Still, driving in Jhb is horrendous and I would happily Uber all my days but our long distances don’t make it a sensible option. I do Uber within about a 7 – 8 km radius to see clients :) Although if I have to drive, podcasts and Audible help a lot.

  31. Like learning to swim, for my kids, learning to drive isn’t an option. And whether, as adults, they choose to drive or not, they will drive while still in high school and living with me.

    I also live in the Bay Area and both of my teens got their license within a month of their sixteenth birthday. They are responsible for getting themselves to jobs, school and social activities. I also rely on them to help me run errands and to take younger siblings to practices and lessons.

  32. The cost of insuring teenage drivers, especially for families with multiple teens in their households, is prohibitive for many, if not most families. As a single parent, the only way I could afford to insure my teen drivers was that I had the dumb luck of having them ten years apart. Yes, I think driving is a life skill, but it is also one that is increasingly beyond the grasp of struggling families.

  33. This is interesting because my 19 yo daughter is going to be a sophomore in college and desperately wants her license which we are now working on! We live in a rural area but with the “Great Recession” and multiple job losses the funds just weren’t available even for gas to spend time learning. I’ve also noticed just in the 20+ years since I was in school driver’s education is no longer offered as standard curriculum, so parents are in charge of both the physical and book learning. Does anyone else remember drivers Ed being standard or at least and elective you could pay for? In my opinion it does seem to be combination to of more parents being outside of the home working with less time to teach and not a priority with incomes being reduced. What an interesting topic and one that is discussed a lot in our home!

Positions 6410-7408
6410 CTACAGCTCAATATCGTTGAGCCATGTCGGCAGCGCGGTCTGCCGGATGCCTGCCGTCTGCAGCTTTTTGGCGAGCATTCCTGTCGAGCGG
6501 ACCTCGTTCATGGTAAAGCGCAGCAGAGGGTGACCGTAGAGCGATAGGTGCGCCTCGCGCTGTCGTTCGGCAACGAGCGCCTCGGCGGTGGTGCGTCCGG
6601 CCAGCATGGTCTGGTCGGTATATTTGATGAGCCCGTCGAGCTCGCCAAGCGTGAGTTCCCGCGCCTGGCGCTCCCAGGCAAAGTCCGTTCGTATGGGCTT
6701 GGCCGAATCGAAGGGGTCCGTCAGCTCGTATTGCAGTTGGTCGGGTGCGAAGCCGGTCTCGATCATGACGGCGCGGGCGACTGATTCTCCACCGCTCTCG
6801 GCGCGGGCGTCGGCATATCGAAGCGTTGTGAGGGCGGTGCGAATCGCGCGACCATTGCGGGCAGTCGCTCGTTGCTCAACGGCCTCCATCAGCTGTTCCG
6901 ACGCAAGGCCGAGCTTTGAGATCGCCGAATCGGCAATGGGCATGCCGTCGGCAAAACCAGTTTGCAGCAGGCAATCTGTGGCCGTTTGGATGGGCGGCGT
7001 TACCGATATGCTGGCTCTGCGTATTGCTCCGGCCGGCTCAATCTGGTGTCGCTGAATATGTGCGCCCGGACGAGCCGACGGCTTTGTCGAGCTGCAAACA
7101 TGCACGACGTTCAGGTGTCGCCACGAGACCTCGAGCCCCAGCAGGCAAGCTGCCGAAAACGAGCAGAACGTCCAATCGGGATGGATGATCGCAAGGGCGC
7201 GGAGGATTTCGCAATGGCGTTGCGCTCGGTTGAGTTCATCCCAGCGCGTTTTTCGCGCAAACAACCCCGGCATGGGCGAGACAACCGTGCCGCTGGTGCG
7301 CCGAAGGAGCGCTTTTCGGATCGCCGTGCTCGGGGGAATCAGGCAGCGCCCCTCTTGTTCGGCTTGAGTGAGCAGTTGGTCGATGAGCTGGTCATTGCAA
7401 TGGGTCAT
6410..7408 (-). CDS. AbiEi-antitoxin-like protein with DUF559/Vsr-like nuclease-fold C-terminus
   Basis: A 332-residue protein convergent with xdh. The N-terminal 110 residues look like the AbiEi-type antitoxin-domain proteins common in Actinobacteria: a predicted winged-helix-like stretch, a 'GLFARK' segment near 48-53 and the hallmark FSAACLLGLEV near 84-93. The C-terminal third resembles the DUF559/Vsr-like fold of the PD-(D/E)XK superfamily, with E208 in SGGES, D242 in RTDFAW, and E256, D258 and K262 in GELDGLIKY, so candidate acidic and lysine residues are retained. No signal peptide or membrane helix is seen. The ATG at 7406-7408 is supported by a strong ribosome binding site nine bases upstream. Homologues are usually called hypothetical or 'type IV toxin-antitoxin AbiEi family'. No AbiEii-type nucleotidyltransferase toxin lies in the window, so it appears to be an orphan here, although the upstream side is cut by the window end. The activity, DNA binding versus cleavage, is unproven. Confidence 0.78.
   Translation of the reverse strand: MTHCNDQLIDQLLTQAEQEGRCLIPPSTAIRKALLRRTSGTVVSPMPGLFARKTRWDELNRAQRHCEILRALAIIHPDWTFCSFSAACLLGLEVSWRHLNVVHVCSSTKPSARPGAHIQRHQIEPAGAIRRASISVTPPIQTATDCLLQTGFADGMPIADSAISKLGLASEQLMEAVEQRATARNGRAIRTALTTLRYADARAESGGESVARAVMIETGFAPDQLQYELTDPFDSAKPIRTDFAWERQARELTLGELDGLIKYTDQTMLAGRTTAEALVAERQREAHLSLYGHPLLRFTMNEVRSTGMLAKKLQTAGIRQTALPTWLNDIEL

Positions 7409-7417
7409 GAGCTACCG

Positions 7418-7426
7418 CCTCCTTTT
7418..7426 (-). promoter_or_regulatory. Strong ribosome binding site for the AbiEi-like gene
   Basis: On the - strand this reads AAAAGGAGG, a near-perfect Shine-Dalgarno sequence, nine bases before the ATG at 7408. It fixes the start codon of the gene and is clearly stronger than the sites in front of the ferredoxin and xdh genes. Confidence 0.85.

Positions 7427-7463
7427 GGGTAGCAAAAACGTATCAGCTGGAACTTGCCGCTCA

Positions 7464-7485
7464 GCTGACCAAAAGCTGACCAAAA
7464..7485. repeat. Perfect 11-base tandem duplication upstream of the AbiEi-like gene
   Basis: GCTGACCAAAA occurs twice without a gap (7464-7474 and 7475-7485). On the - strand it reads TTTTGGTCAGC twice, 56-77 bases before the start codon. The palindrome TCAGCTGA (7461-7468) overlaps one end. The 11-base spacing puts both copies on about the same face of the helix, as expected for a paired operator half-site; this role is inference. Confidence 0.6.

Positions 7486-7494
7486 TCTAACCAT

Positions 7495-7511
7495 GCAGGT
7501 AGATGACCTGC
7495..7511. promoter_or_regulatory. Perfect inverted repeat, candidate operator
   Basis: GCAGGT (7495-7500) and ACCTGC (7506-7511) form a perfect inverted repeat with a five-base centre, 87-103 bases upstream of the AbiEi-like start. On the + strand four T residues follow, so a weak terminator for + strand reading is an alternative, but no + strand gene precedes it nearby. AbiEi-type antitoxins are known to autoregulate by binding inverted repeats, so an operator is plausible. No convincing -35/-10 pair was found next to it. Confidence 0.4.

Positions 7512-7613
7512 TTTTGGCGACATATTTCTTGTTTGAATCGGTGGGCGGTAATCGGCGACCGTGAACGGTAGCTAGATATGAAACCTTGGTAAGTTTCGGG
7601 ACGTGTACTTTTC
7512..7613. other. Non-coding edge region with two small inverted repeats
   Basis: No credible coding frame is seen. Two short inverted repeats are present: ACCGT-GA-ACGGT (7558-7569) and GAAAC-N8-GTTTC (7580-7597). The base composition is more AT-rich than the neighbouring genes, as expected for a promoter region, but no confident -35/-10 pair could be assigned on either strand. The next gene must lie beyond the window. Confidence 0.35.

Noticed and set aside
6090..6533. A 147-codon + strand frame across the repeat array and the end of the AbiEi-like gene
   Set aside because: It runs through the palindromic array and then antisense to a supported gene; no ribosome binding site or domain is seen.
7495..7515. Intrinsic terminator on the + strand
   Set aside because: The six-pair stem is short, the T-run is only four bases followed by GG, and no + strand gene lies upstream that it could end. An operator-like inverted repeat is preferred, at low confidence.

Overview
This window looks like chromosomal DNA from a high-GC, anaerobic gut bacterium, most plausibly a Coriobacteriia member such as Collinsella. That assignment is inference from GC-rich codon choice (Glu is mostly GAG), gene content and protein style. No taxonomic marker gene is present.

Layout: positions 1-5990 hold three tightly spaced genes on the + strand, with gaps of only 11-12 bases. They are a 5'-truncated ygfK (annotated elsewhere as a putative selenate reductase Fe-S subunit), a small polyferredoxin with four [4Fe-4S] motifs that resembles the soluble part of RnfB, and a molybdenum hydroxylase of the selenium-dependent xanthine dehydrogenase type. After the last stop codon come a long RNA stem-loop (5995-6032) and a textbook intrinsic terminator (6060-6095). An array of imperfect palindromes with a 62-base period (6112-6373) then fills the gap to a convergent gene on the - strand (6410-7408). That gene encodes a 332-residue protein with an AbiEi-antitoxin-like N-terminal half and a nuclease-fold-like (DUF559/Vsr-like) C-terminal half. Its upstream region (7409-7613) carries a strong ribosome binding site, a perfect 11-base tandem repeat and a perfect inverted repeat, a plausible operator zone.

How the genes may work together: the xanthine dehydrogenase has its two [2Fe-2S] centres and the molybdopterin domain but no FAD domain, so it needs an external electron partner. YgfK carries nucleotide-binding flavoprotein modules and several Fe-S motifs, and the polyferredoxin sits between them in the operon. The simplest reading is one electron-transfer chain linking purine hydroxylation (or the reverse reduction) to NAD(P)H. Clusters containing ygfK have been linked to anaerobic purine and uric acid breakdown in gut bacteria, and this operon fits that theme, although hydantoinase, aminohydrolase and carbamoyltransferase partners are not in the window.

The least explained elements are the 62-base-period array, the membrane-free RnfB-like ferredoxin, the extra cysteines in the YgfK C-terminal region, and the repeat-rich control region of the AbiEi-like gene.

34. I failed my test a few times at 16/17 and quit for more then a decade. Bus and train or just walking in the cities I lived in worked. And we kept picking places to live that did not need a car. I pushed a double Bob stroller to preschool with three kids the coldest snowiest winter in Chicago and everyone in our town seamed to know me for it. I got driving lessons for my thirtieth birthday and got my license easily. By which time I had a house and three kids. We bought our first car, a mini van that year. And I miss walking everywhere. But love driving to Costco and target.

  35. This is such an interesting topic! I for one hate to drive and only got my license at 30 right before I had my son. I worked in the opposite direction of our sitter and it was too much of a hassle taking public transport. I appreciate the freedom of driving but really prefer being driven around town! It’s safer to people watch that way.

  36. I’ve lived in Columbus, Ohio my whole life and we have a so-so bus system. I rode it everywhere when I was single. I got my license two weeks before my 30th birthday. It took that long because I was traumatized at the age of 15 by witnessing the death of my half-brother; he was only five years old and was hit by a van in front of our house, dying immediately. I am not fond of driving at all. I am on my second Toyota Corolla; the first one, a 1987 model purchased used, lasted until the summer of 2006. I hope my current Corolla lasts that long as well.